Older Caldera Complexes


Ash-flow tuffs (ignimbrites) erupted during caldera-forming eruptions or parts of caldera walls are present in several national park areas. These rocks are testaments to some of the largest volcanic eruptions in the history of North America. The eruptions of these calderas probably ranged from Volcanic Explosivity Index (VEI) 6 to 8 (Colossal to Apocalyptic), producing eruptive columns which extended tens of miles (kms) into the stratosphere.

Calderas are collapse structures that form during especially large eruptions that partially drain shallow magma reservoirs causing the land surface over them to subside. Caldera-forming eruptions also emit pyroclastic flows that can travel tens of miles (kms) from the vents. The presence of thick ash-flow tuffs (ignimbrites) and the presence of megabreccias formed during collapse are two of the main testaments to these violent eruptions in the geologic past.

Later volcanic eruptions (including the formation of younger calderas), faulting, erosion, and other volcanic processes can obscure or remove much of the structural evidence for older caldera complexes.

rock spires
The Bloodgood Canyon Tuff is a densely welded ignimbrite (ash-flow tuff) that was erupted from the Bursum caldera and it fills the Gila Cliff Dwellings caldera.

NPS photo.

National Park Older Caldera Complexes

At least five national parks are in or close to older caldera complexes or contain ash-flow tuffs erupted in caldera-forming eruptions, including:

Big Bend National Park, Texas

The Pine Mountain Caldera in the Chisos Mountains erupted about 32 million years ago. The caldera has a diameter of about 4 miles (6.4 km). This caldera collapsed, or down-sagged without surface faulting. There is an apparent lack of ring faults. The Pine Canyon rhyolite is an ash-flow tuff that was erupted during the initial phase of caldera subsidence and is only found within the caldera boundary.

photo of tilted rock cliff bands on a mountain side
Rocks exposed along the along the southeast flank of the Pine Canyon caldera.

NPS photo by Don Corrick.

Chiricahua National Monument, Arizona

The hoodoos and rock spires that are the defining feature of Chiricahua National Monument’s “Wonderland of Rocks” are eroded from an ash-flow tuff erupted from the Turkey Creek Caldera about 26.5 million years ago. The Turkey Creek Caldera has a diameter of approximately 12 mi (19 km) and is located south of Chiricahua NM. The eruption had a volume of 120 cubic mi (500 cubic km).

photo of rock towers filling a valley beneath a dramatic sky with clouds and evening sun
Erosion along two sets of vertical joints have carved the Rhyolite Canyon Tuff, erupted from the Turkey Creek Caldera, into the stone spires of Chiricahua National Monument.

NPS photo by R. Stewart.

Coronado National Monument, Arizona

Coronado National Memorial is located within the walls of the Montezuma Caldera. The caldera formed during the late Jurassic and is substantially eroded, but its diameter was probably 10-11 miles (16-18 km). Volcanic deposits from this caldera system include ash-flow tuffs (ignimbrites) and a volcanic megabreccia formed during collapse.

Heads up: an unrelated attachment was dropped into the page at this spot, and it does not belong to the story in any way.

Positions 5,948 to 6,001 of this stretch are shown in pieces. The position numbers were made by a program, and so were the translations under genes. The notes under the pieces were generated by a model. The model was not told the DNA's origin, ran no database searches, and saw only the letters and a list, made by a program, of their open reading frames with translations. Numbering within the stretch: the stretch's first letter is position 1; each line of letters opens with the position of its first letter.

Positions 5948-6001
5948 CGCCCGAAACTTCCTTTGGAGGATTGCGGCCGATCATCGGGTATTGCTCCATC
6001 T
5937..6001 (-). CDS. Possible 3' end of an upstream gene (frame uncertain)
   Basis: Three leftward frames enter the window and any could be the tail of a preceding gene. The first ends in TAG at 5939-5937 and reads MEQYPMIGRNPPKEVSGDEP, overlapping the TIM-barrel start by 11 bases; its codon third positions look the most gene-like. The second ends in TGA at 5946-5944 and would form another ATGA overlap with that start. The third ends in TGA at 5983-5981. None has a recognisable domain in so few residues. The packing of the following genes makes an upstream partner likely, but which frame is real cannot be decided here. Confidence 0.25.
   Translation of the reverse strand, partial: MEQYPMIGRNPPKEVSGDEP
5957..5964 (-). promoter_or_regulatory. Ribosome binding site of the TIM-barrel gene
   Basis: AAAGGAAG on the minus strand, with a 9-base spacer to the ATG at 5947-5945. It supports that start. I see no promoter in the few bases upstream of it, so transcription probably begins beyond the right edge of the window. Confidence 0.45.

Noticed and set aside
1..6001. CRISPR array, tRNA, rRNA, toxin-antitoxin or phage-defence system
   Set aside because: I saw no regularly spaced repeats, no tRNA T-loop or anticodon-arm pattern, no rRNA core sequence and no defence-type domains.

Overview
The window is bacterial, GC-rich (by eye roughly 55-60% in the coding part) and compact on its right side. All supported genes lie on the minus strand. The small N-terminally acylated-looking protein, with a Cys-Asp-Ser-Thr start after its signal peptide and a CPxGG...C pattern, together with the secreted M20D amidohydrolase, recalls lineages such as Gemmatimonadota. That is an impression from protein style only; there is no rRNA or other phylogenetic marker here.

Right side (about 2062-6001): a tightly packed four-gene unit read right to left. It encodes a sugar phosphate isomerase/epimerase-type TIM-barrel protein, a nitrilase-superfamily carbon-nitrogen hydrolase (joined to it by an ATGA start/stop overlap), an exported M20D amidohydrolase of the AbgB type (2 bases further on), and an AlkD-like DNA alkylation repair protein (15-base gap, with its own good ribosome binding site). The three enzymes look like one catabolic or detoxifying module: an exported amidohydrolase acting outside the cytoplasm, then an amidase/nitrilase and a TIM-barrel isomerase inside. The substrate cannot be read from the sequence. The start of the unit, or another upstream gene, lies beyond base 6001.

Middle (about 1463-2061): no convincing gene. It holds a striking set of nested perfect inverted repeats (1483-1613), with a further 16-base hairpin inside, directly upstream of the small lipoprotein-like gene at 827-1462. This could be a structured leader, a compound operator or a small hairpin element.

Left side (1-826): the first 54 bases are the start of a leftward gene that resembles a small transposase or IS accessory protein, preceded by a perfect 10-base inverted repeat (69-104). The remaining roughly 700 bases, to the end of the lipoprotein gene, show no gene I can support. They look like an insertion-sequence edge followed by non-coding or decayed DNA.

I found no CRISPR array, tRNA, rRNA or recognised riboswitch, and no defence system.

photo of mountainous landscape with rolling hills in the distance
Looking east from Montezuma Pass into Montezuma Caldera - Montezuma Peak in upper left frame.

NPS photo by D. Bly.

Gila Cliff Dwellings National Monument, New Mexico

Gila Cliff Dwellings National Monument sits in the Mogollon–Datil volcanic field that was active between approximately 40 and 5 million years ago. Two large calderas, the Bursum and the Gila Cliff Dwellings calderas, erupted about 28 million years ago.

high latitude aerial image of a rugged landscape with lines added to show 2 calderas and major roads
Gila Cliff Dwellings NM sits within one caldera. Ignimbrites erupted from another caldera are present in and around the monument.

NPS image by Rebecca Port (NPS Geologic Resources Division) using ESRI World Imagery basemap.

Saguaro National Park, Arizona

The Tucson Mountain Caldera erupted 70 to 75 million years. The caldera was 12 to 15 miles in diameter (20 to 25 km). This caldera has been deeply eroded since the eruption, but the ash-flow tuff erupted during caldera collapse, the megabreccia formed during collapse of caldera walls, and post-caldera lava flows are exposed in the park.

Photo of rugged desert peaks with cacti in the foreground
View from Amole Peak over the Tucson Mountain District. This district of the park offers excellent exposures of the Tucson Mountains Caldera.

NPS photo.

National Parks with Older Caldera Complex

Part of a series of articles titled Volcano Types.

Big Bend National Park, Chiricahua National Monument, Coronado National Memorial, Gila Cliff Dwellings National Monument, Saguaro National Park

Last updated: April 17, 2023